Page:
Solitary myofibroma is a recently described, benign neoplasm of superficial soft tissue, which represents the adult counterpart of infantile myofibromatosis and is poorly recognized. Eleven new cases are presented herein. The patients were mostly adults with ages ranging from 13–64 years. They presented with a solitary, usually painless nodule of variable duration in the skin or oral cavity. Histologically, each lesion had a biphasic pattern with spindle cells forming fascicular or whorled areas and rounded, more primitive cells arranged around small vessels, forming haemangioperi‐cytoma‐like areas. The characteristic zonation of infantile myofibromatosis was often less marked in adult lesions and there was a haphazard arrangement of the fascicular and pericytic areas in some cases. Hyalinization, especially of the peripheral spindle‐celled areas, was frequent. Immunohistochemically, the spindle cells were desmin negative but muscle actin (HHF‐35 and IA4) positive. The rounded cells were both desmin and actin negative. Electronmicroscopy confirmed the myofibroblastic/fibroblastic nature of tumour cells in two cases. Although vascular invasion was seen in two cases, solitary adult‐type myofibroma pursues a benign clinical course.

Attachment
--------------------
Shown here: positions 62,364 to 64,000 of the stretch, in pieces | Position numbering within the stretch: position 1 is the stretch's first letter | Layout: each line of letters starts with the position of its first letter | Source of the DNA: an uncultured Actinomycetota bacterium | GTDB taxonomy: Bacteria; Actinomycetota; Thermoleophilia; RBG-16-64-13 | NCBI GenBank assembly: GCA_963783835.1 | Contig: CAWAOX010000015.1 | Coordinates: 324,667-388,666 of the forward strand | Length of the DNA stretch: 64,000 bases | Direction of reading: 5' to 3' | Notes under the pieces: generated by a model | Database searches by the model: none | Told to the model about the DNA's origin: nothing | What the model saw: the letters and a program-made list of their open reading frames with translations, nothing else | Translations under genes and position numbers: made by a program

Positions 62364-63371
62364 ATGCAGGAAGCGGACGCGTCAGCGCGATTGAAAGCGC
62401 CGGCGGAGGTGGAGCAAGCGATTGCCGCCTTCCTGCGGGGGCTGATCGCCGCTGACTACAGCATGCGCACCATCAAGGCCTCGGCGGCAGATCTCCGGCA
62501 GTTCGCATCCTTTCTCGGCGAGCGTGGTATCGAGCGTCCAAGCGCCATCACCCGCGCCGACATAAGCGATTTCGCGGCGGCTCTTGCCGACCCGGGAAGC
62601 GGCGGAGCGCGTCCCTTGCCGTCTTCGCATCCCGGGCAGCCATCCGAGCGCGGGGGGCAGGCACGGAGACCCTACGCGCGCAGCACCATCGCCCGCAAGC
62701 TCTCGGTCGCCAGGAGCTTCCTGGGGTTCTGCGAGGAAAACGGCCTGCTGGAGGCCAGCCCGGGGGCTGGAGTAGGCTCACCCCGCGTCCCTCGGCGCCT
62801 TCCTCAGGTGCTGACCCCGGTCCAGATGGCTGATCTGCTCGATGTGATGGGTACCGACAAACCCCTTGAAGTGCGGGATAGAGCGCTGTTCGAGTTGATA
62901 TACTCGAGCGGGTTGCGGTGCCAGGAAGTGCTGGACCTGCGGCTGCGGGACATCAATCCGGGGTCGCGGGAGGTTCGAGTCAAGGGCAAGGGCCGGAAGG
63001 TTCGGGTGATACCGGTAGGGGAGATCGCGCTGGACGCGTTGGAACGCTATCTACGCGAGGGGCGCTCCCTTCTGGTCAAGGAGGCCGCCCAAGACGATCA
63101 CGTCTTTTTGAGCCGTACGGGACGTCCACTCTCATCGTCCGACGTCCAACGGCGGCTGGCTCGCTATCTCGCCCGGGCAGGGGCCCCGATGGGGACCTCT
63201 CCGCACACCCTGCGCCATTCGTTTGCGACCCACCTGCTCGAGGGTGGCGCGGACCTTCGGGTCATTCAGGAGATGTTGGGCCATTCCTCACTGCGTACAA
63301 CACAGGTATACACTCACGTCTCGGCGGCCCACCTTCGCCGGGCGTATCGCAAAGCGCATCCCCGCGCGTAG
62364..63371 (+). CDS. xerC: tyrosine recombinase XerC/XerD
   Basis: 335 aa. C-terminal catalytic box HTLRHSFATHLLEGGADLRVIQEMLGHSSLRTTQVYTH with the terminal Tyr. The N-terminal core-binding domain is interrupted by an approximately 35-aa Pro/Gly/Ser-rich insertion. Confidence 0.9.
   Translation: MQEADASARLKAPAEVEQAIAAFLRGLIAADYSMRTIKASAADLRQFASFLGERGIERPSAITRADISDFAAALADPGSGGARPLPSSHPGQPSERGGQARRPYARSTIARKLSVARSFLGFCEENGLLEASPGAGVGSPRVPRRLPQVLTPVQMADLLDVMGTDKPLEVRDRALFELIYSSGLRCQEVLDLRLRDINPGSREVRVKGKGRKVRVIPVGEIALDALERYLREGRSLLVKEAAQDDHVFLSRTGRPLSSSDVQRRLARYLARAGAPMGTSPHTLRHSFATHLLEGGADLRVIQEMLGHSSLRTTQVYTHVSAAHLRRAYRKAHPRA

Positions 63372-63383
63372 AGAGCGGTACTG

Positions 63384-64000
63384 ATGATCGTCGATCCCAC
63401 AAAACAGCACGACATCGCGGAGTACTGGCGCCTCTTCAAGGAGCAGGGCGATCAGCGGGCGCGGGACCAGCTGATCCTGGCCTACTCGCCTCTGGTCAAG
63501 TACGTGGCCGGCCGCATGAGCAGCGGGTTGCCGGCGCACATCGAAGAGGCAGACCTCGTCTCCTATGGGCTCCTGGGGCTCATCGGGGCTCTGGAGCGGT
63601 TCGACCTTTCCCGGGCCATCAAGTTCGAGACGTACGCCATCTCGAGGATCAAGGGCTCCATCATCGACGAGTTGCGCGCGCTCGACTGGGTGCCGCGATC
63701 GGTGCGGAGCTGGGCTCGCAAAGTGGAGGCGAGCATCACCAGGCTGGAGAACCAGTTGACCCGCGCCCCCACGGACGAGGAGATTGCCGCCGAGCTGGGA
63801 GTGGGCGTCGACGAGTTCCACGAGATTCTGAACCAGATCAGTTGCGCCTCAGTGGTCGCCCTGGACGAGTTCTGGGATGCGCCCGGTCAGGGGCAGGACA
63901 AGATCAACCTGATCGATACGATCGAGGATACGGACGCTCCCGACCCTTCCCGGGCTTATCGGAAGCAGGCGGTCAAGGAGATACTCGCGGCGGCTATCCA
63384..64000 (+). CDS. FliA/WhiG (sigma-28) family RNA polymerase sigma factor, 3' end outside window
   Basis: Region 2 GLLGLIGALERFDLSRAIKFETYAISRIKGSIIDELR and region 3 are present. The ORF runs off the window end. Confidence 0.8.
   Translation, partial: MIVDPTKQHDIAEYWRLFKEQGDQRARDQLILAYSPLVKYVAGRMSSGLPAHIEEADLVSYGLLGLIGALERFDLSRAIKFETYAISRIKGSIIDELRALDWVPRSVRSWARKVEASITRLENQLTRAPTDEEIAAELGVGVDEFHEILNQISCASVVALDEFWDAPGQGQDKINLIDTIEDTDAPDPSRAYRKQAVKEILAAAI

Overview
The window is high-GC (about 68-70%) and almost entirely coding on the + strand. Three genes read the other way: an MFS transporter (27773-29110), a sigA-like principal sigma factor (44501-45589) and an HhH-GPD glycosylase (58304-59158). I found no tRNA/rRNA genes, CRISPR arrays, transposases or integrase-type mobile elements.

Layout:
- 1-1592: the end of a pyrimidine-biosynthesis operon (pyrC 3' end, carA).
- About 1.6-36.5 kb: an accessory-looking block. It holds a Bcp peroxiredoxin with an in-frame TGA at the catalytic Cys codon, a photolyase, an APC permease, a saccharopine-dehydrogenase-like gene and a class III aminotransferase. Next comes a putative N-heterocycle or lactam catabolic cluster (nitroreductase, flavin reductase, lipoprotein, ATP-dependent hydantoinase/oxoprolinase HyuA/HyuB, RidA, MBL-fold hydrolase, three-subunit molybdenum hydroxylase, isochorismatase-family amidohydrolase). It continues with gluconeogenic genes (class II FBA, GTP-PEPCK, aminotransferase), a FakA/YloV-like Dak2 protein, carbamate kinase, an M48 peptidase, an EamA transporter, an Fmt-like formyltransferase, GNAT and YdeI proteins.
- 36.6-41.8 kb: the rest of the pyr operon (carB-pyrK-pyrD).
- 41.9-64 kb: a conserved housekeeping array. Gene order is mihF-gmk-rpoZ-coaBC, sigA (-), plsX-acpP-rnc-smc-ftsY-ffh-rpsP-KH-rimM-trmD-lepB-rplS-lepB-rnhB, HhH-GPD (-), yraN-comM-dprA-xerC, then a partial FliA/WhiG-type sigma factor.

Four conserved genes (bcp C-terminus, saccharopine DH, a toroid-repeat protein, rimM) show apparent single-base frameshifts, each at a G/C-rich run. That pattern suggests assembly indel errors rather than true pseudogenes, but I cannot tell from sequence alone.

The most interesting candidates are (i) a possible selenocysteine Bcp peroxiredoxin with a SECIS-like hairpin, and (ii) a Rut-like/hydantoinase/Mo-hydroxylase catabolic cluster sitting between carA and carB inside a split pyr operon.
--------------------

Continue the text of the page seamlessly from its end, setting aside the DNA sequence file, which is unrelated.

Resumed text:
|Original language||English (US)|
|Number of pages||7|
|State||Published - Apr 1993|
- soft tissue
ASJC Scopus subject areas
- Pathology and Forensic Medicine